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PLC92084
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Re: Is bad accuracy of tracks normal?

Post by PLC92084 » Jan 14 2013 9:58 am

Looking over the GPS-related threads, this looks like the appropriate place to post this inquiry...

Since acquiring my 60CX, I've noticed an annoying discrepancy between mileage shown on my unit's summary screen versus what is being reported in my Track properties. Most-recent example is the Aqua Tibia-Wildhorse Loop over New Years... Screen display recorded 21.8 miles (approx); Track Data showed 15.8 miles (approx) after downloading to mapping software. Even for a government worker, that's a BIG discrepancy! This didn't happen when using my old Etrex Legend. Doesn't seem to matter what application I load the track into (HAZ Route Mgr, Basecamp, Mapsource).

All firmware and software is updated; all settings (that I'm aware of...) have been set to reduce error (hiking vs ATV for example). Waas is On. The only thing I've noticed, that seems odd, is the low number of points being generated during a long hike (seems like there should be more). Looking at the track overlaid on the trail, there seems to be a fair amount of truncation going on (corners being cut, curves bypassed, etc.). The trail I'm using as an example had no tree coverage to speak of, no canyons or rock formations, nothing that traditionally influences accuracy/coverage in a bad way.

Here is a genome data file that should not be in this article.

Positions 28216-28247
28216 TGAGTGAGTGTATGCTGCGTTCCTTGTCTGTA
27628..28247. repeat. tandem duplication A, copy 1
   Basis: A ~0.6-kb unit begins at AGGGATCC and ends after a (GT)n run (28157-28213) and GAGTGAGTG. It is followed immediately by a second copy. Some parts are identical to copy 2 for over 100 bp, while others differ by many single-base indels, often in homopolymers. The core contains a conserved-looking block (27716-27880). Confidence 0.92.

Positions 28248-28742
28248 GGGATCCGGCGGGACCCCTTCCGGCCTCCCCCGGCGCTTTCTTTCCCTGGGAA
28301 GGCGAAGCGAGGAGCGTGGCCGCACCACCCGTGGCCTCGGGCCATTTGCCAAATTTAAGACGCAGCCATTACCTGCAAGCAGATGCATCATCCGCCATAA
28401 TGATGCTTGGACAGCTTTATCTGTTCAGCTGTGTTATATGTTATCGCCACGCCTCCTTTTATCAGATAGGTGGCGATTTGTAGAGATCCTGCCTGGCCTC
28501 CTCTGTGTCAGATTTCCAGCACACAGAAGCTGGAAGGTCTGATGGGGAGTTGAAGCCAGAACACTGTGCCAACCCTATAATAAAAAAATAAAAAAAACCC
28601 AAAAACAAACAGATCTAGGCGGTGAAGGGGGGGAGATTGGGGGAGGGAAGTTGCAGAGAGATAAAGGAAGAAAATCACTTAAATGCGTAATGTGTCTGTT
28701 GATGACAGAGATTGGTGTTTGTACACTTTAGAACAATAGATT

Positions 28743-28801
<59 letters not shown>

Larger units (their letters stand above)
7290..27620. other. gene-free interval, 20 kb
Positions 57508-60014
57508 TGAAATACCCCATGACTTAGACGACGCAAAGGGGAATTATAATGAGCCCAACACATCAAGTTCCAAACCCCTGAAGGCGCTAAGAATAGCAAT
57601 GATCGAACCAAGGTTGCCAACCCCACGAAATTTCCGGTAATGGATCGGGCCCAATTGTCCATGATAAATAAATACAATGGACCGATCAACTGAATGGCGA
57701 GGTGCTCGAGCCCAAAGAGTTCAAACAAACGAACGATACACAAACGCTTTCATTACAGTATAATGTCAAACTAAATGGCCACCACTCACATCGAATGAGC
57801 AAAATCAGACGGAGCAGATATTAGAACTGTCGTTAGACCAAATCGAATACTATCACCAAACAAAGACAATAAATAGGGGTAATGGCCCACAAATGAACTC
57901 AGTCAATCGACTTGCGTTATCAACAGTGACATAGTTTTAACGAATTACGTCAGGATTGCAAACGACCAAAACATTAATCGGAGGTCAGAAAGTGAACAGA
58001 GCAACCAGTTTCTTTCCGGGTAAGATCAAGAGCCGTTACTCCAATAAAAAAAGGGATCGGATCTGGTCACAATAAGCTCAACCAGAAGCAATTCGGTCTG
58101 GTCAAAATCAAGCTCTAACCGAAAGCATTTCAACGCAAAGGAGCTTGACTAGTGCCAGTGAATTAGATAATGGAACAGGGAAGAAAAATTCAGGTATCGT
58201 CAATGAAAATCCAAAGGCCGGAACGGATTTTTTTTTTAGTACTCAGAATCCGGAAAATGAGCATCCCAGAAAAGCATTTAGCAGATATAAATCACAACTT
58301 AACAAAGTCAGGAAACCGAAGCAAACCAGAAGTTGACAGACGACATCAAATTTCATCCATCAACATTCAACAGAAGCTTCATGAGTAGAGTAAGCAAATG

OK... climbing off my soapbox now...

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Re: Is bad accuracy of tracks normal?

Post by Tough_Boots » Jan 14 2013 10:13 am

I have the Garmin 60csx and don't have that problem. Your summary screen's odometer is a different function then how mileage is figured out through your track data. If you're getting a low number of track points then that is for sure the problem-- the fewer track points the less accurate your mileage will be. If you're looking at the track you saved at the end of your hike-- your unit will always save to 500 points. If you pull the "active log" off of your unit when you get home from your computer, that should be a much larger track and much closer to your true mileage.
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Re: Is bad accuracy of tracks normal?

Post by chumley » Jan 14 2013 10:26 am

I've always been frustrated with the way Garmin "saves" tracks. Not only does it truncate, but it also eliminates the time data. (Perhaps this has changed on newer models?) For me the key has always been to keep the Active Log going and use that for my uploads. I split it into separate hikes once it's on the computer, and don't delete the Active Log until I have the file uploaded.